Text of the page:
We at A&J Fencing are always on the lookout for creative ways to improve your backyard living space. Whether you already have one of our custom redwood fences or patios or not, a raised garden bed makes a great complimenting addition.

In this blog post we’ll show you an easy, do-it-yourself garden bed.  Check out more photos and styles on our DIY Pinterest board

Raised beds help with a list of gardening pitfalls:

  • They are filled with soil and compost customized for gardening
  • Drainage is built into the bed walls
  • Greater exposure to the sun warms the bed which extends the growing season and allows for more plant diversity
  • Plants can be spaced closely together maximizing water-use and plant yields
  • Raised beds are easy on your back

There are a few things to be aware of before you start building your beds. The most common material to use is wood, and we at A&J prefer redwood for our custom fencing and decking. Not only is it naturally rot resistant, but a raised bed made of redwood would compliment your redwood fence nicely. But whatever wood you choose, it’s important to never use treated or preserved wood. Treated wood can release toxins into your soil and edibles. Make sure to use galvanized or stainless screws or bolts to secure the bed.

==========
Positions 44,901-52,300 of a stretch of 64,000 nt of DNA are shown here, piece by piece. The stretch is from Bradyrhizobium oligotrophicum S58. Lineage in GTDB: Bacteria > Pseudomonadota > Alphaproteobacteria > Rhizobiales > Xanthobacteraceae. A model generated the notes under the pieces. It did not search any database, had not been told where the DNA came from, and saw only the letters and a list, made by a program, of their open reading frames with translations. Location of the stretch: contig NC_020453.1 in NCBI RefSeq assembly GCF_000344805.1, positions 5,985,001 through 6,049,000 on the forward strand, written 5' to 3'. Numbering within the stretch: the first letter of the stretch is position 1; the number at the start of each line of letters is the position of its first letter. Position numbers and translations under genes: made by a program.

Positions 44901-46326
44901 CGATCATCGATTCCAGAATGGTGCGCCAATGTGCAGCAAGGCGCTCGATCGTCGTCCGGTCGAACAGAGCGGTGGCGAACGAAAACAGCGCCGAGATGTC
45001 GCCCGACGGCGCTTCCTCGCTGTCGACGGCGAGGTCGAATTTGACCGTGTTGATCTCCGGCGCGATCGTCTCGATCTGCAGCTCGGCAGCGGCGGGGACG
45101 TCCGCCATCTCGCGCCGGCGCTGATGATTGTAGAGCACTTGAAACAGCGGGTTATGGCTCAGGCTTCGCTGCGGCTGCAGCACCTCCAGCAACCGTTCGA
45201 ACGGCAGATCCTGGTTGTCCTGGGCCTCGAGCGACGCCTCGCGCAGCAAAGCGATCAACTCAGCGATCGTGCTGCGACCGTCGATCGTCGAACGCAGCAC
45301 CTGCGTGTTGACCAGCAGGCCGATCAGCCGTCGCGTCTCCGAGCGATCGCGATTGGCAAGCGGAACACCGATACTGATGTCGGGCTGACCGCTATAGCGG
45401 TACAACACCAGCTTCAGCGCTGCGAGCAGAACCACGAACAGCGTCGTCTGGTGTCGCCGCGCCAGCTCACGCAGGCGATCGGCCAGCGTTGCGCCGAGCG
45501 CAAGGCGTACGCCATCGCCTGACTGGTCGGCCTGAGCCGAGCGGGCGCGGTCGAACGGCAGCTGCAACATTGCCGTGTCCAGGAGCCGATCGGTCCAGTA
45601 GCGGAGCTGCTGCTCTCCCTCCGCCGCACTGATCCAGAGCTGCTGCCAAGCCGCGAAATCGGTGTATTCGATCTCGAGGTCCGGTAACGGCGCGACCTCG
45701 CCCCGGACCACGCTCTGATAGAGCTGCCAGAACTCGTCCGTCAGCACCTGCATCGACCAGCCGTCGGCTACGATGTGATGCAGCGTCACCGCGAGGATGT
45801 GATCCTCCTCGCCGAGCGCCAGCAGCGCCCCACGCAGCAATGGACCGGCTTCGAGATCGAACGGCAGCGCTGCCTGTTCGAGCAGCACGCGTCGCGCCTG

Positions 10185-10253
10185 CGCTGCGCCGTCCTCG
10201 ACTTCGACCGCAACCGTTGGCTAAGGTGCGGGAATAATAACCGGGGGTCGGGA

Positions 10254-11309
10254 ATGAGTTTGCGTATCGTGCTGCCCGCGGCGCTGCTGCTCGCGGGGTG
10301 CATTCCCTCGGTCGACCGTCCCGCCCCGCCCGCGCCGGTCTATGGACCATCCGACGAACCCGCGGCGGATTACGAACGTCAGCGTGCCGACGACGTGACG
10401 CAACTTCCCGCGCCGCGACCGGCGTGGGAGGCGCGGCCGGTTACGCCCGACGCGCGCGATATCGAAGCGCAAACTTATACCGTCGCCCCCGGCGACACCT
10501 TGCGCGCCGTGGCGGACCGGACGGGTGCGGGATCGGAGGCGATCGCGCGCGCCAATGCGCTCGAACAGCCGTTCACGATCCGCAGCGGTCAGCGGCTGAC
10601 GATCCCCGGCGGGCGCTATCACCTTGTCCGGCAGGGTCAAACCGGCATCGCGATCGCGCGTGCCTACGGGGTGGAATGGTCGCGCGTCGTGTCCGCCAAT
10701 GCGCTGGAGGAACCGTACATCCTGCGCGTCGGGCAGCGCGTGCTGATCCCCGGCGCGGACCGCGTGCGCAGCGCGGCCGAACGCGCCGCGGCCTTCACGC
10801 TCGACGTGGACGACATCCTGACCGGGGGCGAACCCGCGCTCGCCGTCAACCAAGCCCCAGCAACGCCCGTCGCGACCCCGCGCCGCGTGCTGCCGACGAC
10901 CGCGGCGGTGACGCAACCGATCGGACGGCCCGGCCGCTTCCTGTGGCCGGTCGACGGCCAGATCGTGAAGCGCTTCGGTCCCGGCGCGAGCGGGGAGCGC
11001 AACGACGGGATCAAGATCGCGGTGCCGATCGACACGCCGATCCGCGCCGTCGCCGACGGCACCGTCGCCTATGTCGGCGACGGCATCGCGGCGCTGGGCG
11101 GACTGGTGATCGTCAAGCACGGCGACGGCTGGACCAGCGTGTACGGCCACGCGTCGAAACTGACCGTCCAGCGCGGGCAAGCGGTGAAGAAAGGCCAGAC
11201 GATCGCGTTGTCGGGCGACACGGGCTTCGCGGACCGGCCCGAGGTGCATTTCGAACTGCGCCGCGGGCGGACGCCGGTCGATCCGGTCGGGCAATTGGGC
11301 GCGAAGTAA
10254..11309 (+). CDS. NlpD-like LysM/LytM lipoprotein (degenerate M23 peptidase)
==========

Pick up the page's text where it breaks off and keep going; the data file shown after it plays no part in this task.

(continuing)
Tips on Building a Raised Bed

Location – Look for a nice sunny spot and orient your bed north-south if possible. This takes advantage of available light. To prepare the site get rid of turf and weeds and outline the bed dimensions on the ground. Dig out the outline of your bed a few inches deep. Put down a layer of gravel to improve drainage if need be. Then, to help combat pests like voles and moles, put down a layer of hardware cloth that extends to the outer edge of the wooden frame.

Build your Bed Frame – Sunset magazine has a great article here that gives the exact materials and dimensions for an 8 ft x 4 ft long bed, all materials costing about $172. But you can build your bed or beds any size or dimension that works for your garden. Be sure to leave at least 18 inches between beds for easy maneuverability when gardening. Assemble each wall of your wood frame separately then fasten walls together  and put the bed into your dug out position. It’s best to sink corner posts into the ground for stability and this can also reduce outward pressure of a bed full of soil.